Newfoundland biologist says bird flu in St. John’s is ‘of great concern’ for birds, not humans
ST. JOHN’S, NL – A biologist from Newfoundland and Labrador says the discovery of highly pathogenic avian influenza in birds in St. John’s is “of great concern” to bird populations, but probably not to humans.
Memorial University professor Andrew Lang said in an interview on Friday that the flu could be devastating to North American wild bird populations if it manages to spread beyond the island of Earth. -New.
The city of St. John’s said in a statement Friday that the flu was found in local wild birds and that authorities have asked residents not to feed, handle or touch any birds, including gulls, ducks. and pigeons.
Environment Canada wildlife scientist Alan Hanson said in an interview on Friday that the flu was found in a black-backed gull that was found in a pond in St. John’s on November 26.
The news comes just days after an outbreak of H5N1 avian influenza was reported at an “show farm” on Newfoundland’s Avalon Peninsula, which killed 360 of the facility’s 419 birds.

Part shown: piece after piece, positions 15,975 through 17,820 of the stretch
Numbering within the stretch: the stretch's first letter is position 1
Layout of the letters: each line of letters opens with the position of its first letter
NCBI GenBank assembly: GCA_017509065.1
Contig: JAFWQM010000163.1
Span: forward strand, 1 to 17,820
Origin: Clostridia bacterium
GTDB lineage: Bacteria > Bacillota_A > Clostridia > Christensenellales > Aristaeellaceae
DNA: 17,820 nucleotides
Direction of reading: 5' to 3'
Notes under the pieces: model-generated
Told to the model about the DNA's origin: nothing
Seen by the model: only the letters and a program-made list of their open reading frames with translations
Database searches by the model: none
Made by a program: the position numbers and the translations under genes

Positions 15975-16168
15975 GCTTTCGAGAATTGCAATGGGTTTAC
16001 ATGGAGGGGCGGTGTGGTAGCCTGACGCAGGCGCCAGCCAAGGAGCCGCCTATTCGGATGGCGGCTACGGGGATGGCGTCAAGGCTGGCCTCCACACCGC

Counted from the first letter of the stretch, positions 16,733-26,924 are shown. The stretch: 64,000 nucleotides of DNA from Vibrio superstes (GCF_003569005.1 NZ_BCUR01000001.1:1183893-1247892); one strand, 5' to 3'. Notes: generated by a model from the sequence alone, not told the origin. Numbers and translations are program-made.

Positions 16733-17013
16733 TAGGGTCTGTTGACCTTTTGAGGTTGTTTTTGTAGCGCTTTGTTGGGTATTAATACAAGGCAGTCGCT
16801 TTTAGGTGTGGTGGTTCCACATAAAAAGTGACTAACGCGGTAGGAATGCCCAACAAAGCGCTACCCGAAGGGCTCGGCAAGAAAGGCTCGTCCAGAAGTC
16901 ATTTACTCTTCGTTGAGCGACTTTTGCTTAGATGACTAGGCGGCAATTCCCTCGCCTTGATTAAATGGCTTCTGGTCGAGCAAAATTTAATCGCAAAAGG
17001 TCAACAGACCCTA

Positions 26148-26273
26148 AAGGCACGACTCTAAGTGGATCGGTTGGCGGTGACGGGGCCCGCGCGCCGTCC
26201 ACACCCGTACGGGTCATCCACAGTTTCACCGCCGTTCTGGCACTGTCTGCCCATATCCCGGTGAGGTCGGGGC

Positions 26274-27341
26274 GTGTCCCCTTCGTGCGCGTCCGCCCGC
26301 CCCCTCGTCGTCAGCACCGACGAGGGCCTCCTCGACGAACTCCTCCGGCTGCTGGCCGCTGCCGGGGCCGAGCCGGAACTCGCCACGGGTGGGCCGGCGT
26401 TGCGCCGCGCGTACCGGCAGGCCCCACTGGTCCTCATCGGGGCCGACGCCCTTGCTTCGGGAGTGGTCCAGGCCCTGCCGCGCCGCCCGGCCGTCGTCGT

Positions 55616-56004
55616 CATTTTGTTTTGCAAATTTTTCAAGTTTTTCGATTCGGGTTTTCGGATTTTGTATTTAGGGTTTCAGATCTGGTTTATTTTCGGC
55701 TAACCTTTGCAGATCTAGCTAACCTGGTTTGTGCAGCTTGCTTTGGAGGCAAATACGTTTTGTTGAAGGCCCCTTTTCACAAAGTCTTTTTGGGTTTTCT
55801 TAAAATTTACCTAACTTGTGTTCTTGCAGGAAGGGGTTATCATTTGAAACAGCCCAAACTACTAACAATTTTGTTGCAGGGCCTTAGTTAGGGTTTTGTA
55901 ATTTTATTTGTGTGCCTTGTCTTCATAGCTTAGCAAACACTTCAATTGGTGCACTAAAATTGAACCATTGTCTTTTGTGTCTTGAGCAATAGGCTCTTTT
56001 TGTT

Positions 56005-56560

Lang says there is “little to no evidence” that the strain poses a risk to humans, noting that it has manifested itself in several other parts of the world, such as Israel, where an outbreak has recently killed more people. 5,000 migrating cranes.
Lang said the current strain is particularly well suited for spreading among wild birds, as it kills many but leaves some alive. These infected birds can then spread the virus.
He said it is difficult to predict what will happen in Newfoundland.
âBest case scenario? Maybe he never leaves the island,â he said. âMaybe it’ll just go away; maybe we’ll be lucky.
As for the infected gull, Hanson said it was collected from Mundy Pond in the western part of the capital and presented to wildlife officials because it was behaving strangely. The bird died about 24 hours after its introduction, he said.
This report by The Canadian Press was first published on December 31, 2021.